Creative Expression

If I'm reminiscing about the good times I've had with my Xbox, I would be remised if I overlooked two games that I enjoyed for dozens of hours if not more, not simply as a player but as a creator as well. Those games were Far Cry Instincts and Time Splitters: Future Perfect. Both were first person shooters, but more importantly, both included robust map editing tools. I worked at Artech Studios at the time and the sound engineer and myself really got into making maps for these games and sharing them with each other to play when we had friends over. Both games were fun, totally competent shooters that each managed to excel in their own way, but it was the ability to create our own maps that made them obsessions. And it was more than just fun, it allowed me to apply the sort of level design lessons I had been learning about from developer documentaries and Gamasutra articles for years. Invaluable experience I was finally able to apply professionally when it came to contributing multiplayer maps to Madball in Babo Invasion with the PlayBrains team years later.

You Never Forget Your First

The Xbox holds a special place in my heart, not only as a gamer but as a professional as well. My second job in gaming after college was for a long standing fixture of the, admittedly small, Ottawa games industry: Artech Studios. I started there as an animator a little less that a year after graduating from college. The game I was to work on was called Raze's Hell which was originally being developed for the PlayStation 2 but had switched platforms to, you guessed it, the Xbox by the time I came on board. So, in fact, the first home console on which I ever worked professionally was the Xbox. Good times too! For a shooter fan like myself to get to work on a shooter, participate in multiplayer play tests and hover around a crew of talented and experienced animators, modellers, programmers and sound engineers (or engineer, as it were) felt like having finally "made it". I learned so much on that project and I like to think we came out of it with a pretty darn fun and unique game too.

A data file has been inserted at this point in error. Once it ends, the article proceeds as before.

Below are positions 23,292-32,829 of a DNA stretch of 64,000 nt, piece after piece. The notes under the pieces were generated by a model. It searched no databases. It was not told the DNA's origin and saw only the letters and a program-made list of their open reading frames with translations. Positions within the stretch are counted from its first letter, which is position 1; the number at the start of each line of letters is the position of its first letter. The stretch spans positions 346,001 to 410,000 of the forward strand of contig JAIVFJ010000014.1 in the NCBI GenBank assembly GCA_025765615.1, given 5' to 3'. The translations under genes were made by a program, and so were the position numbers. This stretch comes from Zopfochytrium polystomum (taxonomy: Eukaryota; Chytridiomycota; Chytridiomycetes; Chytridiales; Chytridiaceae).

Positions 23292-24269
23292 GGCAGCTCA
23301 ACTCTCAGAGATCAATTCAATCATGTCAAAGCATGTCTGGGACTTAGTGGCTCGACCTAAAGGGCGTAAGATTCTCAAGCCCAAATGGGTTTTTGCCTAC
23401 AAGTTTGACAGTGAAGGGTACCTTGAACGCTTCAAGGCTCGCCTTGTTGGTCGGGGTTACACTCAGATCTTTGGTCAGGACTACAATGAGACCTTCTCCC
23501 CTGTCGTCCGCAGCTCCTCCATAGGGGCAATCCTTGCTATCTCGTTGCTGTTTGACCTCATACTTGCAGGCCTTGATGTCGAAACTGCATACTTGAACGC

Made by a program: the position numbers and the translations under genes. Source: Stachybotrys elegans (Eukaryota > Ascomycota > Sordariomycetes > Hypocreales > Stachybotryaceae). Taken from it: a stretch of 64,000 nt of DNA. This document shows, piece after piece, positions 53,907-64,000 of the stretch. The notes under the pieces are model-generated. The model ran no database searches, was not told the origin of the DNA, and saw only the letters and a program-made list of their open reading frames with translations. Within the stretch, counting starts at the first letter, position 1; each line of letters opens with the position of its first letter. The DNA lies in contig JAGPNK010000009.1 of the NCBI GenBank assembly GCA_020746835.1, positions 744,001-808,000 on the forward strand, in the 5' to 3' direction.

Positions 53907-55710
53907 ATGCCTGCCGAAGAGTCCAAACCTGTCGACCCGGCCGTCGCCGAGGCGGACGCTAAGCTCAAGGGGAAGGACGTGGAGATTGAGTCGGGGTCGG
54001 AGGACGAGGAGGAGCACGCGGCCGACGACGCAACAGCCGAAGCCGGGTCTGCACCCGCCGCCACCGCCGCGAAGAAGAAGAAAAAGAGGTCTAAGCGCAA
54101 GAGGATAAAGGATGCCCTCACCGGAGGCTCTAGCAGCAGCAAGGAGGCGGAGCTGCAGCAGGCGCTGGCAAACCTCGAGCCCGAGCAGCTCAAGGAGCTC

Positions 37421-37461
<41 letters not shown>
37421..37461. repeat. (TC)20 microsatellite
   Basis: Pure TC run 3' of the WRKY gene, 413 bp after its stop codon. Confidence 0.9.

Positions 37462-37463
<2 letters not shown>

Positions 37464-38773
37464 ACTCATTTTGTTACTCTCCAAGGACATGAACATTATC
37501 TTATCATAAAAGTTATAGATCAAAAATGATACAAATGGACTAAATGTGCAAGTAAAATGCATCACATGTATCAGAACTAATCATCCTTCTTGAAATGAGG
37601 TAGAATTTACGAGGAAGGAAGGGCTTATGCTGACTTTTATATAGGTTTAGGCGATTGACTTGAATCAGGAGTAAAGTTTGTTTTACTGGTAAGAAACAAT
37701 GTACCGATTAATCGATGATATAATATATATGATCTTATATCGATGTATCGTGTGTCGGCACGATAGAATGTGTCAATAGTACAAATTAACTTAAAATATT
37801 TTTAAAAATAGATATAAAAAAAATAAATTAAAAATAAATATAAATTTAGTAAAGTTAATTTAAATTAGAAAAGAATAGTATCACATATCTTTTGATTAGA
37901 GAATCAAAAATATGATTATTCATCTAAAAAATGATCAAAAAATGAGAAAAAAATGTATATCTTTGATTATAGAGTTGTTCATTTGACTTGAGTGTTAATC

Like Father Like Son

I don't know if my dad would self-identify as a gamer. Really, it's beside the point. Even before my brother and I started bringing home video game consoles, my father was buying us, or sometimes himself, games to play on the family Mac. Tetris and Flight Simulator were big ones, Marathon, Wolfenstein 3D and Duke Nukem 3D after that. He still holds a fondness for the Tomb Raider games. Or is that a fondness for Lara Croft? 

Computer gaming is such a solitary affair though, we didn't really get much opportunity to play together. We played together a bit on the Dreamcast, but it's the Xbox over which we really bonded, Halo in particular. One day, after months, never having touched my Xbox, he decided he wanted to try this Halo game I was always playing and saw in it what I did, I suppose. I still remember how he would warn me of upcoming danger as we played cooperatively, seemingly unaware that I had completed the game at least twice as many times as he had, and probably on a harder difficulty level. I still remember when he came home with an impromptu gift of Return to Castle Wolfenstein for me. We would both end up enjoying the game greatly, of course. Must of us probably remember having to fight our siblings for TV time with the game console, not our dads. It gave us something over which to bond, some common ground for conversation. You know, it still does. And it has with my cousins as well, and as my niece and nephew get older, it's becoming one more reason for them to be enamoured with their grandpa.

Onwards and Upwards

Well, that about wraps up this little three parter. I know it may seem silly to get so emotional over what amount to hunks of plastic and wires but it's not really about that is it? No, as I've sat here eulogizing these machines, what I've really been eulogizing are the moments I've had enjoying them and the moments I've shared around them with friends and family. I've got newer consoles now and other devices on which I play games. I continue to have and share great new moments and memories. That being said, I think a part of me will always feel a pang of nostalgia as I think back to the first three consoles I bought.

Controller image from